the pressure of Brussels to approve before the end of the month at least one legal milestone that allows justifying the advances in the self-employed reform necessary to receive the second financing package for this year of 6,000 million euros from the European reconstruction funds has urged the Government to approve by royal decree the legal text of the reform of the Special Regime for Self-Employed Workers. With one caveat, the Executive has given the green light to the framework of the reform without including the key aspect of the measure: the new quotas distributed in 15 tranches that self-employed workers will pay monthly to Social Security.
Although the specifications of the new quotas are close to being agreed at the negotiating table after the meeting held this Monday between the representatives of the Social Security and the representatives of the group -the last offer of the minister Jose Luis Escriva fixed monthly amounts between 230 and 590 euros per month
-, the need to deliver a potable agreement to the European authorities to continue receiving community money before June 30 has led to advance the bulk of the reform in a royal decree, still incomplete in the absence of these quotas.
In fact, in the comment that the European Comission made to Spain in the granting of the first tranche of aid of 12,000 million in 2022 confirmed this Monday, it is remembered as one of the unavoidable aspects that the setting of these new quotas for self-employed workers must be clarified before the end of the year.
Now, the movement of the Council of Ministers could be the key to receiving the next 6,000 million euros of funds Next Generation committed for this year, at the expense of fixing those quotas. “The Council of Ministers has approved, at the proposal of the Ministry of Inclusion, Social Security and Migration, a Royal Decree to implement the contribution system for their net income for self-employed workers,” said the Executive in a statement in which it ensures that The rule includes the provisions of recommendations four and five of the Toledo Pact that “complies with the milestone scheduled for the end of June 2022 in the Operating Agreement with the European Commissionsince the necessary regulatory changes are made to implement the new listing system«.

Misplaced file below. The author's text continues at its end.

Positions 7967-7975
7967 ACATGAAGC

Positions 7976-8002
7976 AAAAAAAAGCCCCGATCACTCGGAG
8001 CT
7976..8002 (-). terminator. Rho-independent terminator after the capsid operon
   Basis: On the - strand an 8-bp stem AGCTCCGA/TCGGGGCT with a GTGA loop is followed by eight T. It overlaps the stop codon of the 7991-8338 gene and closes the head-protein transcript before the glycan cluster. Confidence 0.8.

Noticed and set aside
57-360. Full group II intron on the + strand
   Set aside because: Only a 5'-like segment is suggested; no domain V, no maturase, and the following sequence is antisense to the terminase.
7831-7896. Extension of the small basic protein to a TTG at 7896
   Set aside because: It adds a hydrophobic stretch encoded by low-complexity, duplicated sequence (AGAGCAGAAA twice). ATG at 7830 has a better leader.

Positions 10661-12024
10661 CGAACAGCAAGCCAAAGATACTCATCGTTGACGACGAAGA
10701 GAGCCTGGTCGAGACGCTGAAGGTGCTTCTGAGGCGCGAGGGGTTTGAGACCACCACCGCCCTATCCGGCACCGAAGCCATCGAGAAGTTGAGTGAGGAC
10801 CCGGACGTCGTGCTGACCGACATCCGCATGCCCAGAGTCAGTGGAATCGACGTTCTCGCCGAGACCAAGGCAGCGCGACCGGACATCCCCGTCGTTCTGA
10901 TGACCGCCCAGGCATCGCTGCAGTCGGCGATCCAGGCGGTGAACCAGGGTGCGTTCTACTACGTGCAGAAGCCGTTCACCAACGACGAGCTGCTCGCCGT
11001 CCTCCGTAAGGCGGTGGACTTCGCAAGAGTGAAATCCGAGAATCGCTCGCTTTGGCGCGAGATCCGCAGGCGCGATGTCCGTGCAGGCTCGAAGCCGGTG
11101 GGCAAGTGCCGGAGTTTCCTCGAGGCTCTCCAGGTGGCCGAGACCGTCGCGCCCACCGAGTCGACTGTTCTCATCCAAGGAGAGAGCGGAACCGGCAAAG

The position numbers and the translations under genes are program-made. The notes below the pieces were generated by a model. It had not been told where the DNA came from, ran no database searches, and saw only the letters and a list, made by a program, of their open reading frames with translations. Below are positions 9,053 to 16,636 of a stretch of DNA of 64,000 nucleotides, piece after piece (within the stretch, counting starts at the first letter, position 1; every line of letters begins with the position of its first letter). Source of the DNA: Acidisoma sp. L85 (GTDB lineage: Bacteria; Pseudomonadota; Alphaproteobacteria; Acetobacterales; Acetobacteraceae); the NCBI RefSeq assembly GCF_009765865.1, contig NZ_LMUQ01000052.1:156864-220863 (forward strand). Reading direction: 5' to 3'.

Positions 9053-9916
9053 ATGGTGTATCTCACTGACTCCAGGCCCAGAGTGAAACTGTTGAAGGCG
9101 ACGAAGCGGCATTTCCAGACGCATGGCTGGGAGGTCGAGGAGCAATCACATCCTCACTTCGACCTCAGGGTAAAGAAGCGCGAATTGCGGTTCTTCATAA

In other words, the Government achieves with this decree pass the Brussels exam mid-year, but with important duties ahead in this area as the fixing of the tranches and the monthly installments associated with each one of them is still pending. “To do this, the Ministry of Inclusion is in the dialogue phase with social agents and associations of self-employed workers in order to set the types and contribution bases from 2023,” they point out from Social Security.
The royal decree, furthermore, introduces different regulatory modifications that incorporate a demand for information that self-employed workers must provide regarding their activity, in particular, that relating to expected returnsr in the calendar year in which the discharge occurs.
Also included in this reform of the RETA is the possibility for workers to modify their contributions up to six times, instead of the current four, to quickly adapt them to their income. The Government undertakes at this point that the entry into force of the new system will take place in January 2023 and announces that the rates and contribution bases will be established in the Law of General State Budgets.
The keys of the decree
In this sense, although the mollar of the new self-employed contribution system is about to be settled, the approved decree does include the bases of the new model. The self-employed will choose their contribution base but based on the expected income for the whole year and it must be inserted in one of the sections that are finally established.
Up to six times in the year they may change the tranche if the forecast of net yields changes, upwards or downwards. And this operation will be crucial in the face of the adjustment of contributions that they will have to face at the end of the year and that Social Security will carry out.
“If the provisional contribution made is higher than the one resulting from the regularization, self-employed workers must pay the difference within the month following the one in which they are notified of the result of the regularization,” states the draft law promoted by the Ministry of Inclusion, Social Security and Migrations, to which ABC has had access.
On the other hand, “if the price made is higher than the one resulting from the regularization, the General Treasury will proceed to return the difference ex officio, without applying default interest, before May 31 of the year following the one in which it was communicated. the computable yields, unless the self-employed person waives the return”, in which case it would compute as a “definitive” contribution improvement.